[An op-ed published in The Morning Call, Sunday, May 27]
There is power in love," Episcopal Church Presiding Bishop Michael Curry preached at the recent royal wedding. He was quoting Martin Luther King Jr.
"If humanity ever captures the energy of love, it will be the second time in history that we have discovered fire," he continued, quoting French Jesuit Teillard de Chardin.
Think about an American Episcopal bishop quoting a Baptist minister and a Roman Catholic theologian at an Anglican royal wedding. I owe that quip to Wilkes-Barre City Council President Tony Brooks.
"There are some things you come to expect from royal weddings," the Washington Post said. "One thing you don't expect: That sermon."
Commentary in the U.K. Guardian asserted that Curry's 14-minute "royal wedding sermon will go down in history as a moment when the enduring seat of colonialism was brought before the Lord, and questioned in its own house."
Some would criticize that sermon as political.
"Many noted his emphasis on applying the Christian faith and Jesus' teachings to contemporary social justice issues," according to Episcopal News Service. "Curry didn't shy away from such issues in his sermon, asking those gathered to "imagine a world where love is the way."
"Imagine our governments and nations when love is the way," Curry preached. "When love is the way, then no child would go to bed hungry in this world ever again. When love is the way, we will let justice roll down like a mighty stream and righteousness like an ever-flowing brook. When love is the way, poverty would become history. When love is the way, the earth will be a sanctuary. When love is the way, we will lay down our swords and shields down by the riverside to study war no more."
Curry has called that "the Jesus Movement."
After I preached at the Cathedral Church of the Nativity in Bethlehem a few months ago, someone gently remarked on his way out, "Don't you ever preach about anything but politics?"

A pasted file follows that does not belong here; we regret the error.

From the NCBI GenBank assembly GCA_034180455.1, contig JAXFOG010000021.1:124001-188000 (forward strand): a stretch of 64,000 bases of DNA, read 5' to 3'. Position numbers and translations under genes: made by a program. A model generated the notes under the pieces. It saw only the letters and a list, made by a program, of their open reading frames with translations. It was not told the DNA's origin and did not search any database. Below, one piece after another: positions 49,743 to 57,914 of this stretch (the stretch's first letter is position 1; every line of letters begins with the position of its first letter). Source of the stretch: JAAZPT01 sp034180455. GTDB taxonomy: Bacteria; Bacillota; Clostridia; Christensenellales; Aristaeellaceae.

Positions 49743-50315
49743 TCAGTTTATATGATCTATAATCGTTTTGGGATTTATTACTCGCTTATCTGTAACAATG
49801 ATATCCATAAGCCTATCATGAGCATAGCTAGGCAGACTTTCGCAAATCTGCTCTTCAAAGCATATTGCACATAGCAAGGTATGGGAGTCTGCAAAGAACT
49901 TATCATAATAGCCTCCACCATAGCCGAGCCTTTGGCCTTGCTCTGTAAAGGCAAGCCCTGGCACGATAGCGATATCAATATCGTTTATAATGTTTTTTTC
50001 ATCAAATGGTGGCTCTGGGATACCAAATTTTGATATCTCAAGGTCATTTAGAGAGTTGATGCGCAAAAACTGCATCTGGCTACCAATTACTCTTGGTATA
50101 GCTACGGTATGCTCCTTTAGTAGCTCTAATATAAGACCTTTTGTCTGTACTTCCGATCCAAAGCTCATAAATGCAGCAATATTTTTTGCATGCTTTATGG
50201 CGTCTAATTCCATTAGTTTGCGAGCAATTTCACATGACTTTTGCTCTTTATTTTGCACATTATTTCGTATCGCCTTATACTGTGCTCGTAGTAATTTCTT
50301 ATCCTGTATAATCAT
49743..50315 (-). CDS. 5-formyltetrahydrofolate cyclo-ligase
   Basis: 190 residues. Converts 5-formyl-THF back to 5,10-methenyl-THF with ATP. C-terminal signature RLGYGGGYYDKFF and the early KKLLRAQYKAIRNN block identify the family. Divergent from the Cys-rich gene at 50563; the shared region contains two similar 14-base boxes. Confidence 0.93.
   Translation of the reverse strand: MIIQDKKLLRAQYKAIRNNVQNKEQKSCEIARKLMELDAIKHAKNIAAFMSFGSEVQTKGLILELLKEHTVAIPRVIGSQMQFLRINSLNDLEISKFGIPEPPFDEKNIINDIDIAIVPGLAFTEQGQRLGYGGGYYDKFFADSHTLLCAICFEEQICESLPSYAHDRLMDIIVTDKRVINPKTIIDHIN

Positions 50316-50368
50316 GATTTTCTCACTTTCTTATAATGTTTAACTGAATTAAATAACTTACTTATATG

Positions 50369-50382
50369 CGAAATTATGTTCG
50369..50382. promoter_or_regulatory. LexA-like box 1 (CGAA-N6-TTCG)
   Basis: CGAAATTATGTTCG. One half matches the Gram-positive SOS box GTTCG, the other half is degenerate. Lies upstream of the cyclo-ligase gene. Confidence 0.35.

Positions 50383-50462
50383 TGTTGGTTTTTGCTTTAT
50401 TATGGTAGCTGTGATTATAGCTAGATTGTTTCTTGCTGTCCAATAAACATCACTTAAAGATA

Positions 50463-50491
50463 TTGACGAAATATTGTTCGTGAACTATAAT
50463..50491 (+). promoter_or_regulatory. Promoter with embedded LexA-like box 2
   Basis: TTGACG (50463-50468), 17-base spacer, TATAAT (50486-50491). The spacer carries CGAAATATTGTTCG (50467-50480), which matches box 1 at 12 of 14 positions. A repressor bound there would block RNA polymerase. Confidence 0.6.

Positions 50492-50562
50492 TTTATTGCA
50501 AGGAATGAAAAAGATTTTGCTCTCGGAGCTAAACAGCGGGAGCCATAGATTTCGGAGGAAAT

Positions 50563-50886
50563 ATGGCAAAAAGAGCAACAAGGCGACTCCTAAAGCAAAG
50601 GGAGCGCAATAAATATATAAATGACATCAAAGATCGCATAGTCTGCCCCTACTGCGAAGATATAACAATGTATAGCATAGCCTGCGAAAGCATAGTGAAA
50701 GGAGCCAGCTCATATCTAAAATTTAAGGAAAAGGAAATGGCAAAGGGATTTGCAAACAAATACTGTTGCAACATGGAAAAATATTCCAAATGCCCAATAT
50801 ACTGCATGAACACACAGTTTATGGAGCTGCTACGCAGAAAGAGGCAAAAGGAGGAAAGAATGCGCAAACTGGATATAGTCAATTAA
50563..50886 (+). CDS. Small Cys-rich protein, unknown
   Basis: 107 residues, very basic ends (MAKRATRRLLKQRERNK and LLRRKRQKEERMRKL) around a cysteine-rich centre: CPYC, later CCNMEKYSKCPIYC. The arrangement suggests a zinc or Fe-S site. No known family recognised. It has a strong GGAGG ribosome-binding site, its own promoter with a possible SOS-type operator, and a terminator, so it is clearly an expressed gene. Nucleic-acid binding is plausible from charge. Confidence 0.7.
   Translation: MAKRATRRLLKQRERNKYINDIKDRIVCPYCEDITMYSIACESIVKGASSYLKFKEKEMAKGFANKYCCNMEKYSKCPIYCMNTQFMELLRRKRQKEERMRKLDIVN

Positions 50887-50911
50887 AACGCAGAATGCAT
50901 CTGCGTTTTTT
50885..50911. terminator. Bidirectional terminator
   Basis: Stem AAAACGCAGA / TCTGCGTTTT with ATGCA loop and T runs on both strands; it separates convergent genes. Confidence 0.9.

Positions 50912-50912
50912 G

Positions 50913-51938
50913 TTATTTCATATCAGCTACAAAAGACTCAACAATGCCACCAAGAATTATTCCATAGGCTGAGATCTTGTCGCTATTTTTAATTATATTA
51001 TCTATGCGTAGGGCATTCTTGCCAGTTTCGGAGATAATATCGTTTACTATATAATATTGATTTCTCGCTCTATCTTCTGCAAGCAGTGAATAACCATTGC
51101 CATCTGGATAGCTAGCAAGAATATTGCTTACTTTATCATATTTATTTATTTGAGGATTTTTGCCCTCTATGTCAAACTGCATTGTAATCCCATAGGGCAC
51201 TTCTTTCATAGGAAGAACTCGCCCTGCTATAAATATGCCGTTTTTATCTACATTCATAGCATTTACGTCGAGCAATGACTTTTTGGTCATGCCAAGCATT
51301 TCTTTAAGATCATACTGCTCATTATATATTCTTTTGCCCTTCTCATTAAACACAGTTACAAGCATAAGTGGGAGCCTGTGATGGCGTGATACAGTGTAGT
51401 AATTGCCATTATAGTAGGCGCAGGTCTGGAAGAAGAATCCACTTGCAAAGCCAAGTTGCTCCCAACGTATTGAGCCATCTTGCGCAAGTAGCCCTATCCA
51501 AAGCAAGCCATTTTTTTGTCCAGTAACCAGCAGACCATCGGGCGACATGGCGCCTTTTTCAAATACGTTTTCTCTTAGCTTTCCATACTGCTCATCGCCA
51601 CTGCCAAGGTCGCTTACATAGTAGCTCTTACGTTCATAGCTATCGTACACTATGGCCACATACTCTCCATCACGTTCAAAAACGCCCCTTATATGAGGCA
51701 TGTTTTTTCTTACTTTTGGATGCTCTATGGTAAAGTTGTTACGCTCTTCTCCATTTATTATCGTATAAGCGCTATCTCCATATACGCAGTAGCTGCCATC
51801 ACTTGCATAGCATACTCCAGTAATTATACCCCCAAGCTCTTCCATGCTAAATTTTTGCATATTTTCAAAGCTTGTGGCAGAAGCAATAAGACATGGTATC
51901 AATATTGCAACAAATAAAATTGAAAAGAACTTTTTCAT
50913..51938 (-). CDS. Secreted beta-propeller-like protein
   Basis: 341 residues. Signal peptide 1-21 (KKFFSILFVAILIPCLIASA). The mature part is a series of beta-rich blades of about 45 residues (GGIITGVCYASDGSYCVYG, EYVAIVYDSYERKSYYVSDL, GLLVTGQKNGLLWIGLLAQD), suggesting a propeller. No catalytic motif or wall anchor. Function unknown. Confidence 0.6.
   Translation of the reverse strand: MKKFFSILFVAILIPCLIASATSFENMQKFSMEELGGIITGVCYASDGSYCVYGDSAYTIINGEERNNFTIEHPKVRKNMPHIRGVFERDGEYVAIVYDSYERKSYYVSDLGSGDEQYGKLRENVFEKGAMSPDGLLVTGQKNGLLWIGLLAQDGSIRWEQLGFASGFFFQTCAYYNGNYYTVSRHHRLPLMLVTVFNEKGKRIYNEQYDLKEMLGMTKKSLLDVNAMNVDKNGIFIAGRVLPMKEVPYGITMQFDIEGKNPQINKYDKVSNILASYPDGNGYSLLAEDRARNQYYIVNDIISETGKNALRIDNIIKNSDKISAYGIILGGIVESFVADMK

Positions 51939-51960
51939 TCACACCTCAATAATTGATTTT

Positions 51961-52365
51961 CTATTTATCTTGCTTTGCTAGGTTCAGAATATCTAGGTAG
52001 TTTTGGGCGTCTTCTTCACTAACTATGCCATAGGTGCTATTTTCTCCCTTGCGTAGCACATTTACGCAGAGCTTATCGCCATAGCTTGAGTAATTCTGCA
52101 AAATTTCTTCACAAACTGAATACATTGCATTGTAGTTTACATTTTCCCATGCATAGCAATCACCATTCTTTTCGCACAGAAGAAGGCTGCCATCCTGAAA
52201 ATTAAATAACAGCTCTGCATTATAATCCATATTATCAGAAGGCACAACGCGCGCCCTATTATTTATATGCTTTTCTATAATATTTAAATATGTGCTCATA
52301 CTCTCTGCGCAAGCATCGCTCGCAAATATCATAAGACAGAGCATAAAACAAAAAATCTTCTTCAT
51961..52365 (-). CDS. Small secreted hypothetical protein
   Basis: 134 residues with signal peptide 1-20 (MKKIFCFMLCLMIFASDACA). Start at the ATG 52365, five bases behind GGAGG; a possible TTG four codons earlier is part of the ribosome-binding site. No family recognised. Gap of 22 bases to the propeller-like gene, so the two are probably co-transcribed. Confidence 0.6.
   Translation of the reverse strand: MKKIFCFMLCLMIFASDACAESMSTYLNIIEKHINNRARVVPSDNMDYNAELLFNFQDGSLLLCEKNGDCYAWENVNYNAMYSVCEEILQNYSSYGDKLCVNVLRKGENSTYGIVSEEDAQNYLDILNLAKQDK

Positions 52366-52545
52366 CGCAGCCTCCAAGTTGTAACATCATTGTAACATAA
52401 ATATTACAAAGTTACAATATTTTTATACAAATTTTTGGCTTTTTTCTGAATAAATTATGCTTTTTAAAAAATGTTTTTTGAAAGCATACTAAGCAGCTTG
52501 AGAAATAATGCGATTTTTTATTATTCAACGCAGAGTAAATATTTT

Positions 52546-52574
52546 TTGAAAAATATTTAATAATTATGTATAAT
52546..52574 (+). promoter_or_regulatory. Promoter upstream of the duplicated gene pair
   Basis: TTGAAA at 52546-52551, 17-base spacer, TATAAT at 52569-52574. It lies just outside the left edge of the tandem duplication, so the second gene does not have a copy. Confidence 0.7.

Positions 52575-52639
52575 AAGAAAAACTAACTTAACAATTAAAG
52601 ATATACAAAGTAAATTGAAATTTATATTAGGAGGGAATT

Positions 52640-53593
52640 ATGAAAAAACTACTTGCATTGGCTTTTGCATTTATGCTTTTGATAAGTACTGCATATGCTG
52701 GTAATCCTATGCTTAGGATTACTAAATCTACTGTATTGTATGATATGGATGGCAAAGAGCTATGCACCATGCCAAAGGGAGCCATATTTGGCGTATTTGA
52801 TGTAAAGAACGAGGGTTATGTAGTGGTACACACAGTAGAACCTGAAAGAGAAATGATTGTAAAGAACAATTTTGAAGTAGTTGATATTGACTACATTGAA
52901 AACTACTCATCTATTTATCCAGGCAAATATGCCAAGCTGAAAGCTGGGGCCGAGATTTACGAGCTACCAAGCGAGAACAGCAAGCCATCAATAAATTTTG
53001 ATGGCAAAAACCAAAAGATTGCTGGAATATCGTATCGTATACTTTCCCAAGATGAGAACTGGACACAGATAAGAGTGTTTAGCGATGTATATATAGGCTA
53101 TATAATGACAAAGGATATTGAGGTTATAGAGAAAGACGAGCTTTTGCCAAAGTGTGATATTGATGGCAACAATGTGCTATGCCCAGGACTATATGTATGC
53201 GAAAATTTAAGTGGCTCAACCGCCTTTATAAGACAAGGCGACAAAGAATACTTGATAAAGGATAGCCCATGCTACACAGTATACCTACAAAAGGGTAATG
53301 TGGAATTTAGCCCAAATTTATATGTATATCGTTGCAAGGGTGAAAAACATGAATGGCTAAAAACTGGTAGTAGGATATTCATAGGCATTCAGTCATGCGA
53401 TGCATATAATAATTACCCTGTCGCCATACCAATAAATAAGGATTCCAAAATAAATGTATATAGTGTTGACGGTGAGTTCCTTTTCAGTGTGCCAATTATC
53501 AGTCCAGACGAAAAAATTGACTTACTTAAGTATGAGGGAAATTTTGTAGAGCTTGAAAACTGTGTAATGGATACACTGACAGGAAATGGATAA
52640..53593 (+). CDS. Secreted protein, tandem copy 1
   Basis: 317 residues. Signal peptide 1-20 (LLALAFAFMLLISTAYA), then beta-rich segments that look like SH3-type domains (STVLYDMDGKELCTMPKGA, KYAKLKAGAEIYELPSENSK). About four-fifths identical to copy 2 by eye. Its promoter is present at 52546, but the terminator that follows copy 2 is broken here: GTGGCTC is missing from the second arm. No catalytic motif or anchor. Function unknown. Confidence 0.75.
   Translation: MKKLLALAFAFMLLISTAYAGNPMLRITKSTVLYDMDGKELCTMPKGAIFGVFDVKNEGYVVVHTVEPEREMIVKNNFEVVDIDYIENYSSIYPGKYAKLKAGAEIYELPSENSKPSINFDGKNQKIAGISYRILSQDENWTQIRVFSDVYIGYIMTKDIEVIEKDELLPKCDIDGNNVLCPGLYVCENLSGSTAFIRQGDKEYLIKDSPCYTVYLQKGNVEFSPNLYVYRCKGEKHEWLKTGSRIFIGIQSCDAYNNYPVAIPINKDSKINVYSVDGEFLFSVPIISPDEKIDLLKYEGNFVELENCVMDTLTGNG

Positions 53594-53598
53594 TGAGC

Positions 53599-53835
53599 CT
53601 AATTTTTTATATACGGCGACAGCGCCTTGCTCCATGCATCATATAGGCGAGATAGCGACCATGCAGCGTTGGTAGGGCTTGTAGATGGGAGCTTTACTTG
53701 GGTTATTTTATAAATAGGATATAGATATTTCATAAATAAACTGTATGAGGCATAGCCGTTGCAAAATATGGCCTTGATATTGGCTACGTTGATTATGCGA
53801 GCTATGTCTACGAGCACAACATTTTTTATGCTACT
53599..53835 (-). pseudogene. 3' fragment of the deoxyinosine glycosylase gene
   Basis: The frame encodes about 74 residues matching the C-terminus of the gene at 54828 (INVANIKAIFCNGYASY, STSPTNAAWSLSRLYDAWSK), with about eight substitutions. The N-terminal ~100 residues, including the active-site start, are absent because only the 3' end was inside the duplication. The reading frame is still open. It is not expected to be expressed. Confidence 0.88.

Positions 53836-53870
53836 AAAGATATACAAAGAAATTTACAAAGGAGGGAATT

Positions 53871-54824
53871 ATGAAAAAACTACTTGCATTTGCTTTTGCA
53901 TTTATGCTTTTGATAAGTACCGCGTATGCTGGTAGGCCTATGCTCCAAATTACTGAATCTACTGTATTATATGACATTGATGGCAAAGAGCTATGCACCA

I replied that I take my cue from the Bible which is filled with politics. "Keep reading," he said, implying that I might find something else.
I don't preach much these days. So, he may have been referring to my Facebook page where I frequently criticize the current U.S. administration.
When I did preach that day, the gospel passage was Mark 1:29-39. It's about Jesus casting out demons.
"If you've seen movies like 'The Exorcist,' get them out of your head," I said. "If you've heard anyone equate demons with mental illness, get rid of that lie as well. Stay with this: A demon is anything that has power that is not of God."
I asked the congregation to think about what/who are today's demons, and suggested three examples.
Then, fear of strangers, leading to denigration of those not like us. Accordingly, ban immigration. Get rid of the "Dreamers," the Haitians, the Salvadorans and, of course, the Muslims. Just as people before us wanted to get rid of or make life difficult for the Irish, the Italians, the Polish, Lithuanians and Slovaks.
Finally, whatever it might be that leads a person into addiction and keeps him/her there.
Was that political or biblical?
At my former parish, some 125 people once gathered for the funeral of a 52-year-old recovering drug addict, recovering alcoholic and a client of AIDS Outreach. Pablo may have truly loved and helped more people than I might imagine.
One who spoke reminded the others how often Pablo said, "Flacco [the drug dealer] doesn't love you. I love you."
Most were there because they loved Pablo in whom they saw someone from "the rooms" who had chosen not to use and wanted to turn their lives around.
They experienced, in Pablo — though they might not have put it this way — the healing touch of Jesus. They experienced themselves in need.
Flacco, the drug dealer, was the demon. Pablo was the healer.
To use that story in a sermon, for example, to speak against a lack of governmental aid to defeat the opioid crisis? Would that be political or biblical?
If humanity ever captures the energy of love!
Canon Bill Lewellis, an Episcopal priest, served on the bishop's staff of the Episcopal Diocese of Bethlehem for 24 years before retiring. His email address is firstname.lastname@example.org.